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Do you find math a struggle? Could your students benefit from more effective strategies to learn math? Are you a teacher who finds math a struggle? Could your students benefit from more effective strategies to learn math? Visible Learning for Mathematics: What Works Best to Optimize Student Learnin

Sep 25, 2017

Do you find math a struggle? Could your students benefit from more effective strategies to learn math?



Are you a teacher who finds math a struggle? Could your students benefit from more effective strategies to learn math?
Visible Learning for Mathematics: What Works Best to Optimize Student Learning by John Hattie, Douglas Fisher, and Nancy Frey could revolutionize your mathematic instruction and deeply impact your students.

Visible Learning for Mathematics picks up with the research that John Hattie started with his groundbreaking book, Visible Learning. In Visible Learning, the researchers identified many factors and identified their effect  on student achievement. With the help of Douglas Fisher and Nancy Frey, John Hattie applies that research to mathematics instruction.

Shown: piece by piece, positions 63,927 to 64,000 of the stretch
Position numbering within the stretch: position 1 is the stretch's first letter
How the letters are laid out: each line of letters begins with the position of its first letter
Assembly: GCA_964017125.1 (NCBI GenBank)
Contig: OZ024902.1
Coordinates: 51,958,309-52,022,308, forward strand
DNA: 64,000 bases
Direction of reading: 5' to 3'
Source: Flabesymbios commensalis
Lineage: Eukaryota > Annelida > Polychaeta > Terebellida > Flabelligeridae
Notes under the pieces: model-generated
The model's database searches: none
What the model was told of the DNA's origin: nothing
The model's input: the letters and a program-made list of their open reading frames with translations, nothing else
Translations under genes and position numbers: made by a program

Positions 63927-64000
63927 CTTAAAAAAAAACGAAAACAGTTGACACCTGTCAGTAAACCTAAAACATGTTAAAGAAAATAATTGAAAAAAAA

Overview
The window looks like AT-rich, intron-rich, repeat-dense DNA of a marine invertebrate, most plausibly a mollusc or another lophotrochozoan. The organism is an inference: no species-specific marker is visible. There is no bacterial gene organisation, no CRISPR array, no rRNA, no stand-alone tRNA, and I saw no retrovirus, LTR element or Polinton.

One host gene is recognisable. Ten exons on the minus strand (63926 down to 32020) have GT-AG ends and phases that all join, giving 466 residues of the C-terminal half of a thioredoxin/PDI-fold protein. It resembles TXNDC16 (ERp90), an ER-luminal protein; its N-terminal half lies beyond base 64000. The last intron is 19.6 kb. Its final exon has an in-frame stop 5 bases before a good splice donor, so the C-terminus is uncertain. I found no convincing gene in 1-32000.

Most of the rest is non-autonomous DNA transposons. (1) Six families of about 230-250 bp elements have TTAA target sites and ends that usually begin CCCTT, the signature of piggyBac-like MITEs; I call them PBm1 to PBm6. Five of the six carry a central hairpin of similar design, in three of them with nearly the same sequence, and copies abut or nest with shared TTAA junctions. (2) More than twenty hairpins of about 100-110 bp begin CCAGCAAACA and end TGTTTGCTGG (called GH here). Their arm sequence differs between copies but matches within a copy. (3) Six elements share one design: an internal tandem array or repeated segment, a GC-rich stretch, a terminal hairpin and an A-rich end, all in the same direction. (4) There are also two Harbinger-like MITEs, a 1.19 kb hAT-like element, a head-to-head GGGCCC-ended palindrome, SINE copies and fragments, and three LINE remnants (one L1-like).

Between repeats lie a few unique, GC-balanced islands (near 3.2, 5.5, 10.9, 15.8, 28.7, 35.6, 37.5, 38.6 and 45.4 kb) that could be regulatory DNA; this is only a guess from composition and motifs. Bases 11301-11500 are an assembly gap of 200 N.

The authors open the book by asking us to forget the way we learned math. Effective math instruction does not occur by simply completing mundane worksheets or following a list of steps dictated by the teacher. They describe how to use research-proven strategies to increase rigor in our instruction and transfer student learning from a surface level to a deeper understanding that can be applied across connvarchar(max)s.

The authors show how to build effective math lessons by beginning with the learning intentions. A clear intention will help your instruction focus on what you want your students to accomplish. They explain that you need to include success criteria which are steps that students must master to meet the learning intention.

Hattie and company explain the two different types of math problems: application problems, which are traditional word problems, and non-routine problems. Non-routine word problems require more than a simple application of a mathematical procedure. Through the use of feedback and student discourse, students will process deep mathematical thinking to understand how to solve these non-routine problems.

In addition to all of the research-based practices in this book, another benefit is that it is not specific to a single grade level. The strategies explained in this book could be used for students ranging from kindergarten to senior year.

The authors believe that everyone can and should learn math. By implementing the ideas learned in this book, so can your students.

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